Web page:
As a doctor matures in their career I have to believe that although an experience like that doesn’t get easier and may be out of their control, one inevitably has to learn how to better manage it.  Understood that it comes with the territory of the career choice but it is still an aspect of the job that is unwelcomed.  I admire doctors for being able to get past those hard times and move forward.  It also makes me grateful for doctors that go into fields like oncology where most of their time is spent dealing with sick patients who could be enduring too fatal of an undeserved life outcome.  It takes such a strong person to dive into this type of medicine but thank goodness for them because these are the people that find us cures and treatment plans that can save a life.  So yes, patient deaths are a huge con in choosing to be a doctor.  And being a doctor’s wife?  Well just add this to the list of cons for us too because it is something that no wife wants to hear about when you ask, “How was your day dear?”

At the end of the day, I hope the patient deaths that Mr. Dr. witnesses throughout his career are few and far between.  I hope that he is able to learn from them and not lose sight of the fact that he is helping people every day.  I hope this for every passionate doctor out there.  And for those who share such a dedication to helping others with a heart as big as Mr. Dr.’s –  I hope they never forget how many lives they touch in such a positive way each and every day.

Even Liberty needs a Doctor sometimes.

S-U-P-P-O-R-T…Find Out What It Means To Me…

(In case you are a bit slow today you were supposed to sing along to the tune of r-e-s-p-e-c-t for the title…duh)  Anyway…Support.  A much stronger word than what I thought so I have learned.  Our parents support us while we grow up into the adults we hope that make them proud.  We then maybe have children of our own that we support when we become adults.  And full circle, we go back and support our elders when they age.  This support is needed.  We support our spouses, significant others and partners in day to day life.  We support our friends and relatives when they need us and when they don’t.  This support is hopefully out of free will and personal pleasure.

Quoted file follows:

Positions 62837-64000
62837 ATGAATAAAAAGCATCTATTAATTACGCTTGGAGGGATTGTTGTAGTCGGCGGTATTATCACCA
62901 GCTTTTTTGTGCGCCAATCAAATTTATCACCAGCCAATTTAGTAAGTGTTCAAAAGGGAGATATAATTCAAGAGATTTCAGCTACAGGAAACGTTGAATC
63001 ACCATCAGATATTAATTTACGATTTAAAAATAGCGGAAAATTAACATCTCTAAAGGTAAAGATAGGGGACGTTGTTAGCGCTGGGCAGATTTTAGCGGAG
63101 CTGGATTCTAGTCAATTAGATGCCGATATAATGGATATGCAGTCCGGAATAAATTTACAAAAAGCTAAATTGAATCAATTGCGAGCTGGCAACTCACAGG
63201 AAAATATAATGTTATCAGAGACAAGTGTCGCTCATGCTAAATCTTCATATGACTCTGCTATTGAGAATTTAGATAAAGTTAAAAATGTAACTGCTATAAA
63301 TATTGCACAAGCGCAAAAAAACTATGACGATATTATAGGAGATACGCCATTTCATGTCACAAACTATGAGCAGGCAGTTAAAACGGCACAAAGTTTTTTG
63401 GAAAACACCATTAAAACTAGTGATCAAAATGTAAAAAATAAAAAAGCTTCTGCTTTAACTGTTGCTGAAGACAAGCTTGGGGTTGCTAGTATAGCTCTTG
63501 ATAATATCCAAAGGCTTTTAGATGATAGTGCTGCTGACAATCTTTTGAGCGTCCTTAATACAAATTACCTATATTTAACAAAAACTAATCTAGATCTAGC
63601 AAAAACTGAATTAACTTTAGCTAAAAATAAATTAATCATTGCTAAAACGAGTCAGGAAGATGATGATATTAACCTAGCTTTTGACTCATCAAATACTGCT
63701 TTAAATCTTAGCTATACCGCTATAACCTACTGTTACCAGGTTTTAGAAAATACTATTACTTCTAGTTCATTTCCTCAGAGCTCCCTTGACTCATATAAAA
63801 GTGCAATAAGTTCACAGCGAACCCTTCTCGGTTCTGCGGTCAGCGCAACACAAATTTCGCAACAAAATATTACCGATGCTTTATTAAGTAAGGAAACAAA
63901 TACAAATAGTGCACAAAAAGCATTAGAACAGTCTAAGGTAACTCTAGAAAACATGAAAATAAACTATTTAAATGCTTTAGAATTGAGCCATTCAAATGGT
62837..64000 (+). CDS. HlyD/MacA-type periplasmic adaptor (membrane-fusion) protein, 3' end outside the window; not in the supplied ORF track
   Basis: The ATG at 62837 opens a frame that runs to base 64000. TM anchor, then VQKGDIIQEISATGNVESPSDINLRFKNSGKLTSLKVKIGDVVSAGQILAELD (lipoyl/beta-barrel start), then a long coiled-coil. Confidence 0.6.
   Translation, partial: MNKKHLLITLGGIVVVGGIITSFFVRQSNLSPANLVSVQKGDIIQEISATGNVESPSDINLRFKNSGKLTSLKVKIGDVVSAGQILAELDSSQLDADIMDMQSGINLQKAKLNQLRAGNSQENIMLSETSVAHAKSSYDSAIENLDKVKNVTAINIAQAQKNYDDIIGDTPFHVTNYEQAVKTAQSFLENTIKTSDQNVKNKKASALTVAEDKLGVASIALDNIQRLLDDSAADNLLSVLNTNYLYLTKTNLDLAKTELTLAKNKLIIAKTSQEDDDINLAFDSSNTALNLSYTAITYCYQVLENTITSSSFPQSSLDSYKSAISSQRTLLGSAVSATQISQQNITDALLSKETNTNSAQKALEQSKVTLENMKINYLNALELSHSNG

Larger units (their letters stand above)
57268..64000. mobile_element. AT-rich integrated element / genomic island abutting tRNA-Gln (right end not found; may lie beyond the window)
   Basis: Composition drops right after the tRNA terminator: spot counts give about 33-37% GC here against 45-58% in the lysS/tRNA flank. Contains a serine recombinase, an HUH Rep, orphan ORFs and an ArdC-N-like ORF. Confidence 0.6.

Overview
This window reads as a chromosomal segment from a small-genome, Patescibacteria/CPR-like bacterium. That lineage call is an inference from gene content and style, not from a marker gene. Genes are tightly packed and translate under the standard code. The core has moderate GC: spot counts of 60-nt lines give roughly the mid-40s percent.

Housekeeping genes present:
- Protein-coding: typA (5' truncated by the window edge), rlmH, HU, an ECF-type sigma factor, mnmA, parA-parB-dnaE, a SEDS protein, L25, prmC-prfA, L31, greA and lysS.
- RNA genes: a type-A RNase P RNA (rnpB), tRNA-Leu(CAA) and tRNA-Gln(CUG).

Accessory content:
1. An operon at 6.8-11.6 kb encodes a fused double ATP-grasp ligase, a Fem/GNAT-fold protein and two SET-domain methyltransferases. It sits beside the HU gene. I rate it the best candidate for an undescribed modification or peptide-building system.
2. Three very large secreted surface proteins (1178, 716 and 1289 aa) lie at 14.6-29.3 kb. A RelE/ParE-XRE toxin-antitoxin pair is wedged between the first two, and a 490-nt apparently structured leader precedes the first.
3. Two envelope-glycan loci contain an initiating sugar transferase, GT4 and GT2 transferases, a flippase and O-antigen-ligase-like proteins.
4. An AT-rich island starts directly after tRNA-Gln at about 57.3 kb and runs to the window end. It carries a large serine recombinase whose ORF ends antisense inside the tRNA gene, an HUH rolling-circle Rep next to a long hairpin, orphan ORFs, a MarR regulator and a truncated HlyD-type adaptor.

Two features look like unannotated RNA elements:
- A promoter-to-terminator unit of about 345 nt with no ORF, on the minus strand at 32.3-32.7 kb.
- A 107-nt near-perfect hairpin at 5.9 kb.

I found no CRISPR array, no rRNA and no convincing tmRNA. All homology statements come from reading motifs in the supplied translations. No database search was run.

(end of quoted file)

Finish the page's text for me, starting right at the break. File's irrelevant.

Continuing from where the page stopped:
Professionally, we support the companies we work for, the ones we own or the ones we want to do business with.  We support charities that we believe in and people that are in need.  We support troops who fight for our country and we support causes that touch our lives.  Heck even at the Oscars those rich celebrities start out their award acceptance speeches with “And to my ___ who supported me when I had nothing.”  Oh please.  Spare us the sob story and cut us little people all a check and then maybe we will empathize with you.  I mean realllllllllly people.  Those celebs need to save the sob stories for a funeral.